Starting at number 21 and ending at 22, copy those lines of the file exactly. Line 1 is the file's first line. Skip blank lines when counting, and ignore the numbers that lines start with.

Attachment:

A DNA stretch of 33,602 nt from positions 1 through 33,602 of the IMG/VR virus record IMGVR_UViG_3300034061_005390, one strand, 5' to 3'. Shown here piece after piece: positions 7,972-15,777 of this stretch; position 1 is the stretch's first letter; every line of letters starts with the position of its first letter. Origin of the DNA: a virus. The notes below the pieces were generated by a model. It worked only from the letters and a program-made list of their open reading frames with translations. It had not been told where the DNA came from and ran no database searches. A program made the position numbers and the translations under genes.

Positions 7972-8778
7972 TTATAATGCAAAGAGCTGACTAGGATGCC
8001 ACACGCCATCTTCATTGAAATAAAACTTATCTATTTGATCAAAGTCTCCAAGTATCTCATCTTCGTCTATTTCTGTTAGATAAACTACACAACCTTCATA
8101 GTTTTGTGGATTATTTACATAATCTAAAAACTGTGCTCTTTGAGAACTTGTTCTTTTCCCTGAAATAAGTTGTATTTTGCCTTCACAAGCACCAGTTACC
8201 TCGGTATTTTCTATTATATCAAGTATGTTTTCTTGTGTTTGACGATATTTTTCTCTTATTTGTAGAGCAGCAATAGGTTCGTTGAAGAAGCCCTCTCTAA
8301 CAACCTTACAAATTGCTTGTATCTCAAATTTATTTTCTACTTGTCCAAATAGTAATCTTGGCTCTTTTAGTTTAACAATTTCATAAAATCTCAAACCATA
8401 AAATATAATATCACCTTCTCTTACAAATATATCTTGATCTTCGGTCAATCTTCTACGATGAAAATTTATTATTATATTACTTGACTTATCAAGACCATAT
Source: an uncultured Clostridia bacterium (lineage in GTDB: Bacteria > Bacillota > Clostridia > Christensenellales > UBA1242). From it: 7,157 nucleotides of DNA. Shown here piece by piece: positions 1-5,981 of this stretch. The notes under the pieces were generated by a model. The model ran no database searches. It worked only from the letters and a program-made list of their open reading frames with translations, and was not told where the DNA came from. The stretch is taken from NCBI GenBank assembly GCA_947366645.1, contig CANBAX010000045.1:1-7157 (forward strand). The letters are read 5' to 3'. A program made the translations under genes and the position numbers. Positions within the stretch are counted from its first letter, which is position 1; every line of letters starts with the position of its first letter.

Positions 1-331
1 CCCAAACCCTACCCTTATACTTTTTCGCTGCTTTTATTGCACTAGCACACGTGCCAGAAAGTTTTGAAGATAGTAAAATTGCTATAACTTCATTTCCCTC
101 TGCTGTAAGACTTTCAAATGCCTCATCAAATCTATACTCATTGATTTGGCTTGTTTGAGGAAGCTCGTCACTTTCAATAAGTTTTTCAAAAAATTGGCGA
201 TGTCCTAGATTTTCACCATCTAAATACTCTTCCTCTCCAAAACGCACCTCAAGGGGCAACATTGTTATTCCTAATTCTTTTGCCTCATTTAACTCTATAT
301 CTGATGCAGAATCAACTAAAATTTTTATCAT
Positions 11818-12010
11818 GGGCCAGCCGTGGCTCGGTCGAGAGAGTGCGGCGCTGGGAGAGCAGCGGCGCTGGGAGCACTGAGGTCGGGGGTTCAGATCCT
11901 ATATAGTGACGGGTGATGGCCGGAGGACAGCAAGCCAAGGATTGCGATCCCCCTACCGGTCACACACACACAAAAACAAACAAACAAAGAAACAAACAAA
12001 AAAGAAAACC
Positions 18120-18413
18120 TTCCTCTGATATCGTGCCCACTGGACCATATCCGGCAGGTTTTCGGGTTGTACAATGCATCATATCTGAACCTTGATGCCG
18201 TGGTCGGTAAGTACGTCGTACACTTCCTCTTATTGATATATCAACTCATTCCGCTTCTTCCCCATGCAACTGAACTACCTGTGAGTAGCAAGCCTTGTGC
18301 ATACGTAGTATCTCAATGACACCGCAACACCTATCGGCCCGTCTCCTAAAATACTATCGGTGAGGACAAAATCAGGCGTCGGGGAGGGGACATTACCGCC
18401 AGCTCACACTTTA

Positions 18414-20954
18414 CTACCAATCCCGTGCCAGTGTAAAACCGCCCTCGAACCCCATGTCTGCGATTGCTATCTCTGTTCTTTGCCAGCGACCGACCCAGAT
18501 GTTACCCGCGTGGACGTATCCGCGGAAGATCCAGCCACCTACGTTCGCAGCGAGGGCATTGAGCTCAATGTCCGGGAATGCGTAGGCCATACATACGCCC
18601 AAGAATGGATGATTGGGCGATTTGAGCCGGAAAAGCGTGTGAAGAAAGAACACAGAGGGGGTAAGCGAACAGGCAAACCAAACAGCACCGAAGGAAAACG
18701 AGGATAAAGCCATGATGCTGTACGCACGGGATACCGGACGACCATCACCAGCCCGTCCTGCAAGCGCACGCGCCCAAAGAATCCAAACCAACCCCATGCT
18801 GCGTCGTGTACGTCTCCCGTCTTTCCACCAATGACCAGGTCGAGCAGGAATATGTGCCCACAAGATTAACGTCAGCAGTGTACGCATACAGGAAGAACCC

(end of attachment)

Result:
18201 TGGTCGGTAAGTACGTCGTACACTTCCTCTTATTGATATATCAACTCATTCCGCTTCTTCCCCATGCAACTGAACTACCTGTGAGTAGCAAGCCTTGTGC
18301 ATACGTAGTATCTCAATGACACCGCAACACCTATCGGCCCGTCTCCTAAAATACTATCGGTGAGGACAAAATCAGGCGTCGGGGAGGGGACATTACCGCC